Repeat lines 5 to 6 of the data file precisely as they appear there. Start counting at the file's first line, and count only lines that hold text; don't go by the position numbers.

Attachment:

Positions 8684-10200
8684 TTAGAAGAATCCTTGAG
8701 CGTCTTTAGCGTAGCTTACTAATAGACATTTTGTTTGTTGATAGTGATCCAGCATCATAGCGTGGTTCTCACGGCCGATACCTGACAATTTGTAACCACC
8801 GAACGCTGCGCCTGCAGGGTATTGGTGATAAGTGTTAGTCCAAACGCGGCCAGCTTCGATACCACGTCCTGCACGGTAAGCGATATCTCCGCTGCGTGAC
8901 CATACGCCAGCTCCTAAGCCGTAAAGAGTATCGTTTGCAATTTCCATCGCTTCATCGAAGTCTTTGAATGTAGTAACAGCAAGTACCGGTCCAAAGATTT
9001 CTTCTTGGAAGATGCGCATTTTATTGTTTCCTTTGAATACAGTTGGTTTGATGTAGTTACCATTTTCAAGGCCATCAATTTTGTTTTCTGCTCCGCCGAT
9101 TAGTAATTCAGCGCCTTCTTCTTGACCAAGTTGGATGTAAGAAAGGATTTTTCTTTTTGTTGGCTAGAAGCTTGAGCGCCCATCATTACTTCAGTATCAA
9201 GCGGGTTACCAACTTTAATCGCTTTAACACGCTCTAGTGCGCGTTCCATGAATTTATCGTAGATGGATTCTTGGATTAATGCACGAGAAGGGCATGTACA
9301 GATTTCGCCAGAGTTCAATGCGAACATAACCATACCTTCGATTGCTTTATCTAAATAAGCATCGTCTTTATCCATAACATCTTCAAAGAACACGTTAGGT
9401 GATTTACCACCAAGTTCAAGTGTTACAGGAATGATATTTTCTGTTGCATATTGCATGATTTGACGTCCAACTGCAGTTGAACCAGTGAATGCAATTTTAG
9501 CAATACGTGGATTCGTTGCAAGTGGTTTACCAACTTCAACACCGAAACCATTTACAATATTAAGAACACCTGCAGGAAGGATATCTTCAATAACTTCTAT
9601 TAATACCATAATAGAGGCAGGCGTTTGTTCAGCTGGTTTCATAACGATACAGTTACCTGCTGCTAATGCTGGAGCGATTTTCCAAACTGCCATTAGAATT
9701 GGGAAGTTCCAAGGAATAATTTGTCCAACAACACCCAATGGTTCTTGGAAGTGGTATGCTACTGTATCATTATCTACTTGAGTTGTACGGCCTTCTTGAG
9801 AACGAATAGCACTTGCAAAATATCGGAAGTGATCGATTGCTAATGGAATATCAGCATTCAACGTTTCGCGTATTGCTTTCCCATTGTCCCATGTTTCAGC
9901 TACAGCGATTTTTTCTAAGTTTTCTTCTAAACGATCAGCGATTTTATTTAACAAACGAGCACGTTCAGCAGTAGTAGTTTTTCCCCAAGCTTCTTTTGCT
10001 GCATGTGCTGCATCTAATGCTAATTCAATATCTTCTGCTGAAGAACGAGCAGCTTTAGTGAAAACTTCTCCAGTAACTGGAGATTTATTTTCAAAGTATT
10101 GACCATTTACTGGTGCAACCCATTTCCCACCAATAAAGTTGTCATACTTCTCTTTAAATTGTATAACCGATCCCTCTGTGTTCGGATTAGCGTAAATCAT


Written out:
8901 CATACGCCAGCTCCTAAGCCGTAAAGAGTATCGTTTGCAATTTCCATCGCTTCATCGAAGTCTTTGAATGTAGTAACAGCAAGTACCGGTCCAAAGATTT
9001 CTTCTTGGAAGATGCGCATTTTATTGTTTCCTTTGAATACAGTTGGTTTGATGTAGTTACCATTTTCAAGGCCATCAATTTTGTTTTCTGCTCCGCCGAT